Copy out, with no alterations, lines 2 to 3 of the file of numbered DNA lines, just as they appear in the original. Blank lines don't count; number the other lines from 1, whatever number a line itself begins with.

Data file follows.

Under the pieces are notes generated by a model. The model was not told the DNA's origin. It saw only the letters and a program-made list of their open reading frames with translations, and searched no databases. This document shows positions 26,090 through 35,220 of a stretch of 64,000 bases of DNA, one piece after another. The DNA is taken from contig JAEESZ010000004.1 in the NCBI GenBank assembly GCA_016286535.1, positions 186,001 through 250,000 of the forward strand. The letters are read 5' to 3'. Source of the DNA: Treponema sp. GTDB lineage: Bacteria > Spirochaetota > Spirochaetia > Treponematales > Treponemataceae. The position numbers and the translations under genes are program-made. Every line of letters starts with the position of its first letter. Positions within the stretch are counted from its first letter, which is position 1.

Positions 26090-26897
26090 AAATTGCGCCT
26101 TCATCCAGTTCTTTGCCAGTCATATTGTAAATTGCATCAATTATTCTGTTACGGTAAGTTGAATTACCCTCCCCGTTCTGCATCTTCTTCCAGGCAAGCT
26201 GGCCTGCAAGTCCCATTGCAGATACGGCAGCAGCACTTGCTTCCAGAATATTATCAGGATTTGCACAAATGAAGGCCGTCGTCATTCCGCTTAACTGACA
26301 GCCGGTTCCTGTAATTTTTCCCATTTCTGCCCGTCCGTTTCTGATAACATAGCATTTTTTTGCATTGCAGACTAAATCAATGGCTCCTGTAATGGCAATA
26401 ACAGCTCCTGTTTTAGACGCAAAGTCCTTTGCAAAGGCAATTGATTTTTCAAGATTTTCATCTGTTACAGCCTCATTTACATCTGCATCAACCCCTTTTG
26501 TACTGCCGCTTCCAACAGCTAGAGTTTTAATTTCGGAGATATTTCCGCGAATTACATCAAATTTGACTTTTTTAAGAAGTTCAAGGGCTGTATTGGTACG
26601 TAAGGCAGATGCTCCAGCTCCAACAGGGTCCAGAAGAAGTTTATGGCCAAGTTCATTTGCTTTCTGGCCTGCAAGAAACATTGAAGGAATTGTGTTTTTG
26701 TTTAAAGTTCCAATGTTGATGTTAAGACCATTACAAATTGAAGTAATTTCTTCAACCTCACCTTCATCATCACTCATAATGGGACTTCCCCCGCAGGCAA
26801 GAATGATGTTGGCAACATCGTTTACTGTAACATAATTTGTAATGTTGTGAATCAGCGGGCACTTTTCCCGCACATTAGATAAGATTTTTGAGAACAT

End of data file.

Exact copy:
Positions 26090-26897
26090 AAATTGCGCCT